But for those who want to read a litRPG story that actually strives to be rational, this is the closest you will likely get. 

Killashard
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Damn good, just couldn't continue

This story is actually really good.  I read dozens of chapters and had little complaints about the story itself.  The grammar is superb.  The writing style is great.  The characters seem to move and make decisions that seem reasonable.

But there is just something about it that made it start to drift away from me.  The pacing was fantastic at first, but there seemed to be no progression, even though they did lots of things.  Very little seemed to change. 

Battle, battle, battle, yet the MC didn't appear to get stronger.  Yet at the same time, he did.  It's a confusing paradox as I'm reading it and typing this out, but I can't help but feel that as much as he battled and had painful things done that the more things changed, the more they stayed the same.

But I have to say, the reason I give the story a 3.5 stars for style is the author for some reason puts so many paranthesis all over almost every single chapter.  This massively detracts from the story and distracts me.  If it wasn't important enough for the author to put it in the story, then why is it thrust into our faces as we try to read?  The author would have multiple paragraphs of unecessary thoughts in the middle of an important conversation.  There are even paranthesis within paranthesis!  I truly do not understand the authors obsession with them.  If the story desperately needs them, then write them into the story.  The author is more than capable.  Just unwilling.

Overall, it's a great story.  It just lost the spark for me.  Great world-building and everything else.  Just those damn paranthesis and nothing changing while everything changes.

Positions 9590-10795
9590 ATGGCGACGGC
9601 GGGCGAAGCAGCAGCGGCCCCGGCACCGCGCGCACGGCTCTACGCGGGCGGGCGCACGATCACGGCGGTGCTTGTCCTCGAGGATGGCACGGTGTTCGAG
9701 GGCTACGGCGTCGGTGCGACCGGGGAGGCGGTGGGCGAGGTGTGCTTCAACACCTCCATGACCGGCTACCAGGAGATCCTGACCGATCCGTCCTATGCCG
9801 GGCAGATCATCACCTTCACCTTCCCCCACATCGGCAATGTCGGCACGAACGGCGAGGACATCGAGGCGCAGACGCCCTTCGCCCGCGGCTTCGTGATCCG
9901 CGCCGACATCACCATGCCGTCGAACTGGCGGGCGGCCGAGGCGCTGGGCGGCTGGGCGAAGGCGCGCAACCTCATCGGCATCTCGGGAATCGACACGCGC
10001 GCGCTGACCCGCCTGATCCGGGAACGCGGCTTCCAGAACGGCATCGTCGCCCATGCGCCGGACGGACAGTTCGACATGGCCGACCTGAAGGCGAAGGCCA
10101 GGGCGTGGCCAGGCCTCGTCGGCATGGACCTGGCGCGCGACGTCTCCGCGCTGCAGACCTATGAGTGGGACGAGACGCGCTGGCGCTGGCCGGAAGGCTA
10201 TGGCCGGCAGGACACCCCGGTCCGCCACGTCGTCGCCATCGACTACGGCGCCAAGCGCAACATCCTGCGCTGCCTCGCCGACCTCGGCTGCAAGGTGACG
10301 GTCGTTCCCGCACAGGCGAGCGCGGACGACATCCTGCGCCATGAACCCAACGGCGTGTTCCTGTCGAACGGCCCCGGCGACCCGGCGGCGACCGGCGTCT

CremeCrimson
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Distracted me from my own Novel

Fantastic world-building, fantastic magic system, catharsis, and rationalism.

Also, sometimes it was strange to see things I had written that drew a few parallels with this story. Humans are weird.

Glaurung
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Phenomenally innovative and moving

As another immigrant from AO3, I've read all nine hundred thousand and change words of Worth the Candle that have yet to be released here, and there's one thing I feel comfortable spoiling: it's fucking great.

The worldbuilding is meticulous and expansive, reconciling a wide range of ideas into a coherent, interconnected whole. Part of the premise is that the setting is built from many worlds invented by the protagonist, and the depth of thought shows. There are throwaway lines that could serve as seeds for stories in their own right, dozens of species, and more forms of magic than you can shake a stick at. 

Worth the Candle is technically an isekai, but Juniper's relationship with the world he now inhabits is a crucial part of the story. Some parts are played straight, others subverted, but it's a more serious exploration of the genre than anything elsewhere. The characters themselves are all as compelling as they are flawed, and to paraphrase one of them, it's beautiful to watch the cast struggle against and overcome their weaknesses. 

Honestly, I wish I could forget everything and dive back in to experience the whole thing all over again, which is just about the highest compliment I can pay to fiction in any medium. That's unfortunately impossible, but fresh readers can and should savor this story.

Fred
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Believable characters, incredible world building.

I can easily say this is one of my favorite stories ever, as it touches on a number of things I consider important.

The characters all feel very real, rather than just placeholders with a single defining character trait, each their own person, without falling into any trite cliches. 

 Speaking of cliches, this story does a great job of examining several common tropes of portal fantasy, tabletop rpgs and the like, deconstructing, reconstructing, subverting and sometimes playing them straight when you least expect. 

The grammar and overall spelling is excellent, with the author consistently correcting any slips that are pointed out. 

But more than anything, what truly gets me in this story is the world building. The breadth and depth of the world is truly fantastic. The hundreds of species, the dozens of magic systems, the way societies have organized themselves around the existence of magical items, everything the author reveals, just keeps showing more and more of how immense the world of Aerb truly is. If I have only one complaint is that there is no way this story will ever be long enough for us to see the full scope of what the author has created.